• 60 Comments
      • 1 Year Ago
      [blocked]
      miketim1
      • 1 Year Ago
      at least the corolla now looks better then this
      Levine Levine
      • 1 Year Ago
      Honda is either stupid or stubborn as it refuse to abandon the antiquated IMA while other auto makers have moved-on to better hybrid powertrain. Honda should merge with GM.
        tiguan2.0
        • 1 Year Ago
        @Levine Levine
        Clearly you are not up on Honda's latest hybrid technologies. The Accord Plug-In uses Honda's new two motor hybrid technology, and the Hybrid Accord weeks away from going on sale also uses this new hybrid system. The Accord Hybrid recently went on sale and demand is VERY STRONG. Also, the new Fit Jazz Hybrid that just went on sale in Japan using the new two motor hybrid technology, and it's getting great reviews.
          • 1 Year Ago
          @tiguan2.0
          [blocked]
        Luc K
        • 1 Year Ago
        @Levine Levine
        In October we see the new Accord hybrid which is a full mode hybrid. Expect real-world 45-55 mpg (based on my test drive). The Civic won't get that system according to Honda until next refresh which is probably in 2015. But Fit will get this new hybrid system next summer which is expected to beat current Prius mpg. Autoblog always test these cars months after they are already released and in this case this is not a redesign.
        DBrown
        • 1 Year Ago
        @Levine Levine
        IMA has its strengths and weaknesses (as described in this review). But you're right, Honda waited too long to advance its hybrid tech. As a Honda fan, it was downright infuriating to watch. I'd never buy this Civic Hybrid. But new Accord, Jazz/Fit, and Acura RLX hybrids are on the way, and hopefully they'll be more compelling. BTW, the internet scuttlebutt is that the Civic HF will be discontinued for 2014, and a CVT will replace the current 5-speed automatic on other Civics.
      Pandabear
      • 1 Year Ago
      For a 2013 hybrid it is pretty bad.
      • 1 Year Ago
      [blocked]
      knightrider_6
      • 1 Year Ago
      Not impressed at all. Civic Hybrid is so far behind Prius in terms of fuel economy and horse power. The only thing worse that buying Civic Hybrid is buying a Jetta diesel.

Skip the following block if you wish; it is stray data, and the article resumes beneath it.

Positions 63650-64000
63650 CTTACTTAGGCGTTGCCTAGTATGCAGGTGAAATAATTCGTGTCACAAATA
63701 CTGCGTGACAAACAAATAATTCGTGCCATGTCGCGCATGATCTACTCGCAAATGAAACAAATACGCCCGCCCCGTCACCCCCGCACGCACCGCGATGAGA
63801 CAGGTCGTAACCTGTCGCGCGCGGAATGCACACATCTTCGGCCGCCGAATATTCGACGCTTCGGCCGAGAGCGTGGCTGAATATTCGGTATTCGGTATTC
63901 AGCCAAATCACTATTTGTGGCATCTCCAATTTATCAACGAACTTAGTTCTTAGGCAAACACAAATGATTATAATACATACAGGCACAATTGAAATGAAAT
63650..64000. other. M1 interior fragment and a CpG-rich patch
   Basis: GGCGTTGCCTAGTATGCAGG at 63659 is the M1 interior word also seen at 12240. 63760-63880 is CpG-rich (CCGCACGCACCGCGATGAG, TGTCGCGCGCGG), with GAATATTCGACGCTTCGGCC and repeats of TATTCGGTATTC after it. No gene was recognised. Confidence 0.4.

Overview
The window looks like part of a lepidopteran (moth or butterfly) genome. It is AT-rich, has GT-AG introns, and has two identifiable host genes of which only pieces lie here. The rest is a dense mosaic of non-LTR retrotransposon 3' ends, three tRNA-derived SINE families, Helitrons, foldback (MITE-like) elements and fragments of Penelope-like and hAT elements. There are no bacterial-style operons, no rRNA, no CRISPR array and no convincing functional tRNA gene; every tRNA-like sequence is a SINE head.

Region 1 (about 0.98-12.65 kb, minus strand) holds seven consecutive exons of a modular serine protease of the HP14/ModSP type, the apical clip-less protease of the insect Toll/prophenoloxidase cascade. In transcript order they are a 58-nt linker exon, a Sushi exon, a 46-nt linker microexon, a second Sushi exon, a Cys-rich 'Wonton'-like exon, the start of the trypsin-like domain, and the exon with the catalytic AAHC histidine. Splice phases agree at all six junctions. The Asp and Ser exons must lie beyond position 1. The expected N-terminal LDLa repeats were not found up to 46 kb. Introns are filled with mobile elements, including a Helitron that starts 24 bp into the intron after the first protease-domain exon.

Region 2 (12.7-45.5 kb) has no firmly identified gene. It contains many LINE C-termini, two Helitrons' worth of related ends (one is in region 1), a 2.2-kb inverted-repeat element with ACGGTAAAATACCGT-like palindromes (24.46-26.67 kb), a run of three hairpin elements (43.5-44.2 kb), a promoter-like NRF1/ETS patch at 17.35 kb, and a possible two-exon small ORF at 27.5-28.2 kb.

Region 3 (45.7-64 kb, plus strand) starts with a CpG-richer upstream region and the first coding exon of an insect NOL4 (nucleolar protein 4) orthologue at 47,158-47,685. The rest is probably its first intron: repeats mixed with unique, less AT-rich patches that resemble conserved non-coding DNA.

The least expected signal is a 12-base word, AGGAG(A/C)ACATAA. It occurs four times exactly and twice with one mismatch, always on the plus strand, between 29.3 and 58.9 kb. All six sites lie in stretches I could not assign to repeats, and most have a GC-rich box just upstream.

icemilkcoffee
        • 1 Year Ago
        @knightrider_6
        This Civic has a 27hp motor and a 110hp gas engine. So while total horsepower is not given, I imagine it cannot be much worse than the 134hp total the Prius is rated at. And the Civic is a few hundred pounds lighter.
      Rob
      • 1 Year Ago
      Hate the horrible fisher-price busy box dash board and it is just so bland and over priced.The Mazda 3 and Ford Focus just trashes this car (hybrid,natural gas, or regular petrol) on every level.
        Famsert
        • 1 Year Ago
        @Rob
        As someone doing cross shopping right now I'd have to say you're crazy. While the Mazda3 definitely does have a better interior design. The Focus? No way.. unless you get the Sony/Ford touch package, which is buggy and unusable still.
          Jesus!
          • 1 Year Ago
          @Famsert
          I had a 2012 Focus with the 1st gen mft/sony. It had some bugs but worked for me 95% or more of the time without issue. I will say the Focus got excellent gas mileage for me. And it is definitely safe. Was tboned in it by a Highlander right on the driver door and all I had was airbag burn on my shoulder. It may have an ugly front end and a pathetic back seat but I would take it over this turd anyday anytime anywhere.
          Famsert
          • 1 Year Ago
          @Famsert
          The Civic is still the only compact car to score "good" on the small overlap test though. Yeah I'm sure mFt/sony works fine but you have to pay extra for it and it ends up being more than the civic if you do.
        makasay
        • 1 Year Ago
        @Rob
        The regular Civic is actually one of the cheaper cars in this class and is much better vaue than the hybrid. I think it's worth a look because it offers best in class safety (The only car to get the highest rating in the small overlap test) reliability, long list of standard features and great real world fuel economy. It may not be the most fun to drive, or have the best interior quality, but the Civic is a very well rounded car. Cheers!
      RobG
      • 1 Year Ago
      Wow, what an UGLY and uninspiring looking car. The new Civic looks are sad and those wheels are AWFUL. Yikes.
      • 1 Year Ago
      [blocked]
      Ducman69
      • 1 Year Ago
      If I had no soul and my poops were gray, this would be a very appealing automobile.
      Rob J
      • 1 Year Ago
      If you drive in the city and don't like the Prius, this seems like a pretty strong choice.
      NightFlight
      • 1 Year Ago
      I fully expect mary.keana, Wrangler_Unlimited, BTCC, Aaronm_mt, aaronm_mt, Mary Keana, Mary.Keana, Toronto St. Paris, and whoever else he might be pretending to be today to gush all over this lackluster vehicle. There is a reason why the Civic Hybrid, Civic HX (now discontinued), CR-Z, and Insight all sell so poorly. Prepared for the inevitable downvoting, or ridiculous upvoting, or hey, you might just try to keep me at 0.
        • 1 Year Ago
        @NightFlight
        [blocked]
        Letstakeawalk
        • 1 Year Ago
        @NightFlight
        You can still get a Honda HX, they just call it the HF now. It fills the gap between normal trims and the full-on hybrid. It uses a lot of the Hybrid's aerodynamic bits, and gets a couple mpg ( 41 hwy, 33 combined) better than the Civic LX, but at a much lower price premium ($20k vs. $25k)